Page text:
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, 83 (4), 532-7

Chronic Morphine Treatment Alters Expression of N-methyl-D-aspartate Receptor Subunits in the Extended Amygdala

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Chronic Morphine Treatment Alters Expression of N-methyl-D-aspartate Receptor Subunits in the Extended Amygdala

Michal Bajo et al. J Neurosci Res.

Abstract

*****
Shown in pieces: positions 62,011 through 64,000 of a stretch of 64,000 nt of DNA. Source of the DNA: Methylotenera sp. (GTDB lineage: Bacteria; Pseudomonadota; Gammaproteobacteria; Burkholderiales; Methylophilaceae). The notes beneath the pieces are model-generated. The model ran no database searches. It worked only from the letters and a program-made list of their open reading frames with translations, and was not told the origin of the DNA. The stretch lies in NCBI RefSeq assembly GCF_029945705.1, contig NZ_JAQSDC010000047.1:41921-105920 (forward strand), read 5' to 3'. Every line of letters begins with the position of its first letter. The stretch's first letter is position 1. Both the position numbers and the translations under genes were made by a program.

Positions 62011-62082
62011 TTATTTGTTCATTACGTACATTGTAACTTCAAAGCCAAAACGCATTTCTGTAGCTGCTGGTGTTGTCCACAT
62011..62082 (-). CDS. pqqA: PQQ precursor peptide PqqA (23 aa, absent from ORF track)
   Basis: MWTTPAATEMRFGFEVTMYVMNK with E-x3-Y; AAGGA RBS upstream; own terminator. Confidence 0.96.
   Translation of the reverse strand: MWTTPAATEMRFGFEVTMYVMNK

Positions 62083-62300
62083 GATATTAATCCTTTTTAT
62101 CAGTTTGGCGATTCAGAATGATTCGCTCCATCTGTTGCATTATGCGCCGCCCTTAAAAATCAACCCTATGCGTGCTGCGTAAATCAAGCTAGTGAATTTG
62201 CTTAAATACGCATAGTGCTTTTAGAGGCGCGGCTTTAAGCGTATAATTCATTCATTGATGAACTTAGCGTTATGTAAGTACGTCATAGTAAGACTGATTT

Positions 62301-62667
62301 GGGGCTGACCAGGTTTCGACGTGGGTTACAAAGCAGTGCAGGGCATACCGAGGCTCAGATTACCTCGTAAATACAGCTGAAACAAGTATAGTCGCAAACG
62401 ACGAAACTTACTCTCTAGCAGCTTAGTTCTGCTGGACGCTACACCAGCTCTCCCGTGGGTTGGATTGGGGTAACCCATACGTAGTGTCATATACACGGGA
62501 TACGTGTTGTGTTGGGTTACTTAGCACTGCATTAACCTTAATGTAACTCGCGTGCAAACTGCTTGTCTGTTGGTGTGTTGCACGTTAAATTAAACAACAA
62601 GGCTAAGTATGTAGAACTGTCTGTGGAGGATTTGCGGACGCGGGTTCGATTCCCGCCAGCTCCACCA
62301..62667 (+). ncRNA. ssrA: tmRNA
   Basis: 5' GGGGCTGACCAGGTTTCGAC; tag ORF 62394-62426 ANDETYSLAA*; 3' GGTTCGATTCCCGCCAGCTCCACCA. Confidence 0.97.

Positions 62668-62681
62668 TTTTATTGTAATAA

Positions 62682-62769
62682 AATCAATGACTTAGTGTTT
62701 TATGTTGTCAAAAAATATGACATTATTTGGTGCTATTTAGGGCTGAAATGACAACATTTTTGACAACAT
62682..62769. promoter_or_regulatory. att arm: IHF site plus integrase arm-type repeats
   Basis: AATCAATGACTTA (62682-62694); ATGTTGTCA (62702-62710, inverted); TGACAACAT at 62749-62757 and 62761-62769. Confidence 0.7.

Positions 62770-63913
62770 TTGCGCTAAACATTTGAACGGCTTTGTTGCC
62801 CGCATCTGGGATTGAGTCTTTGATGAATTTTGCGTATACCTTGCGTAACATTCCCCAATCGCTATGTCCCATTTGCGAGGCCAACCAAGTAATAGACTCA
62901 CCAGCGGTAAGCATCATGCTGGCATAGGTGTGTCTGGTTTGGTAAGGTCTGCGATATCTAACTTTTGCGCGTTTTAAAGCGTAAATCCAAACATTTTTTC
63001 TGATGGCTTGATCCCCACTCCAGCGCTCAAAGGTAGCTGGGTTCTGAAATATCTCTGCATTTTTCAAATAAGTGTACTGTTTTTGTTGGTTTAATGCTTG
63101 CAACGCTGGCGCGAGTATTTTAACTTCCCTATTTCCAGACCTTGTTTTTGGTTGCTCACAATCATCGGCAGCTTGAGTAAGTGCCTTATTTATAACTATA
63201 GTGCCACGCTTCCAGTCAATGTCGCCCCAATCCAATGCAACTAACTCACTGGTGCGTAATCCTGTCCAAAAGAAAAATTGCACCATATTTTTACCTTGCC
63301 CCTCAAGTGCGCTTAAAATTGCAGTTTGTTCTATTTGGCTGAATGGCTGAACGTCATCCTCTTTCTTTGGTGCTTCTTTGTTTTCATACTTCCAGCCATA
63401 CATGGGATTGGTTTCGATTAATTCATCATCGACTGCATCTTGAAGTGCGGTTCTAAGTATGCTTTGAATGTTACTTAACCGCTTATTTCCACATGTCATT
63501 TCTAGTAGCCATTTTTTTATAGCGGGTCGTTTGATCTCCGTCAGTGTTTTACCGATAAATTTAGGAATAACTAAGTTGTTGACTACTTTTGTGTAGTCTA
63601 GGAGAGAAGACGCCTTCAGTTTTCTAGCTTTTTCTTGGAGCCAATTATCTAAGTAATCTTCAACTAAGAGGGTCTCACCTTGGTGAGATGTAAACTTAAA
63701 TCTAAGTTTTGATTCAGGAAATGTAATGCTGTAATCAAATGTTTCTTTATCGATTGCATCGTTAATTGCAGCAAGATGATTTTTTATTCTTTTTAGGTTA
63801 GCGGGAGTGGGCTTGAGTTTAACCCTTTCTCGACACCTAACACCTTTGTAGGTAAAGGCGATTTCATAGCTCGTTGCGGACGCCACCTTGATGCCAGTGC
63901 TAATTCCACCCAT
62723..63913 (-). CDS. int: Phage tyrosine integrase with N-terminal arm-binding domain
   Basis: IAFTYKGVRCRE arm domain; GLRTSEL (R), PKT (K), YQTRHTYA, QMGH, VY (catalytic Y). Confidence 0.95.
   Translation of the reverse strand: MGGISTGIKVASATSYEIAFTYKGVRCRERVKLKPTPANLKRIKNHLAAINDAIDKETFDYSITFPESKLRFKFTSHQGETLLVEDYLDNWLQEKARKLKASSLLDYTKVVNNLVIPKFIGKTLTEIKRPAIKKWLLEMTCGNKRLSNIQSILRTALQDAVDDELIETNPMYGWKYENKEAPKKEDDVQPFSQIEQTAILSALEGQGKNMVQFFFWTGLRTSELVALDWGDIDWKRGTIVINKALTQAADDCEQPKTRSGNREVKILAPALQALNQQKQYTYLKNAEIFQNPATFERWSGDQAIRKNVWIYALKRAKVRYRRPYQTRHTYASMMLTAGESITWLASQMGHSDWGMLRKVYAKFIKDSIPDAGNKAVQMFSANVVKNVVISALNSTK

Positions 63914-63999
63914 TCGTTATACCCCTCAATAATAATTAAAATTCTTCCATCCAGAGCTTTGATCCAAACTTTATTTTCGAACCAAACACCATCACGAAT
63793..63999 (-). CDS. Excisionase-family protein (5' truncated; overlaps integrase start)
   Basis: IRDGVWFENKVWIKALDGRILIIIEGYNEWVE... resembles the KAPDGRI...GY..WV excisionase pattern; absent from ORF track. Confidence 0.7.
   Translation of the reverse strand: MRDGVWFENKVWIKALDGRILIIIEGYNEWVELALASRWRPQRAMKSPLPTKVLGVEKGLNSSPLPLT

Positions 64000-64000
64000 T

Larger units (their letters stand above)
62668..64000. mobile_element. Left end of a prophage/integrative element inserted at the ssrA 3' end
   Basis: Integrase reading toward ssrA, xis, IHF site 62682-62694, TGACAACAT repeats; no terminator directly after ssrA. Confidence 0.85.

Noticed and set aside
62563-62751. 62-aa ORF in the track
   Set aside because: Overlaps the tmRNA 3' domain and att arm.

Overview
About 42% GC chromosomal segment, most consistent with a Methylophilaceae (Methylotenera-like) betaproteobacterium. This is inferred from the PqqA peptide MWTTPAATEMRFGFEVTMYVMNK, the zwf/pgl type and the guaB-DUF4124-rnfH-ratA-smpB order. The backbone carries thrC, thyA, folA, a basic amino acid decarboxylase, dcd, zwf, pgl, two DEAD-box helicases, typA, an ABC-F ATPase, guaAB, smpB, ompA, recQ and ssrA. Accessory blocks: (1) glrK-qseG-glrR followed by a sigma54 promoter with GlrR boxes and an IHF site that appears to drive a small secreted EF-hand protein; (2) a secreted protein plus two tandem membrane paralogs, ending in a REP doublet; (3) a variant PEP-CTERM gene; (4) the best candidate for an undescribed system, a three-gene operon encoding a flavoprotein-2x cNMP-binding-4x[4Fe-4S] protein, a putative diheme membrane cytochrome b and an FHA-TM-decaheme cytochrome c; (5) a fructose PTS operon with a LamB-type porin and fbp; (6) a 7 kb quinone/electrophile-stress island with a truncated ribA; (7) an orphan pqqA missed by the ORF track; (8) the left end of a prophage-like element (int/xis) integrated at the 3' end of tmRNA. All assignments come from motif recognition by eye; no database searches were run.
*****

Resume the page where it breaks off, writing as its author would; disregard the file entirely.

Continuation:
The nucleus accumbens (NAcc) and central amygdala (CeA) are parts of the extended amygdala, a complex that plays a key role in drug abuse and dependence. Our previous studies showed that opiates and ethanol alter glutamatergic transmission in these regions. N-methyl-D-aspartate (NMDA) receptors are key components of glutamatergic transmission likely involved in the development of opiate tolerance and dependence. In this study we examined the effects of chronic morphine administration on gene and protein expression of three major NMDA receptors subunits (NR1, NR2A, and NR2B) in NAcc and CeA. Real-time PCR showed no differences in mRNA levels of any of the subunits in the whole NAcc between naïve and morphine-dependent rats. However, at the protein level, immunoblotting revealed that chronic morphine significantly increased levels of NR1 and NR2B subunits. In contrast to the case for NAcc, in CeA we found an increased mRNA level for the NR1 subunit only but unchanged protein levels of all three subunits in morphine-dependent rats. The altered expressions of NMDA receptor subunits, especially in NAcc, of morphine-dependent rats may represent a neuroadaptation to chronic morphine and suggest a mechanism for the changes of glutamatergic transmission found in the extended amygdala in dependent rats. In addition, our results indicate a region-specific response of NMDA receptor subunits to chronic morphine administration at the gene and protein levels.

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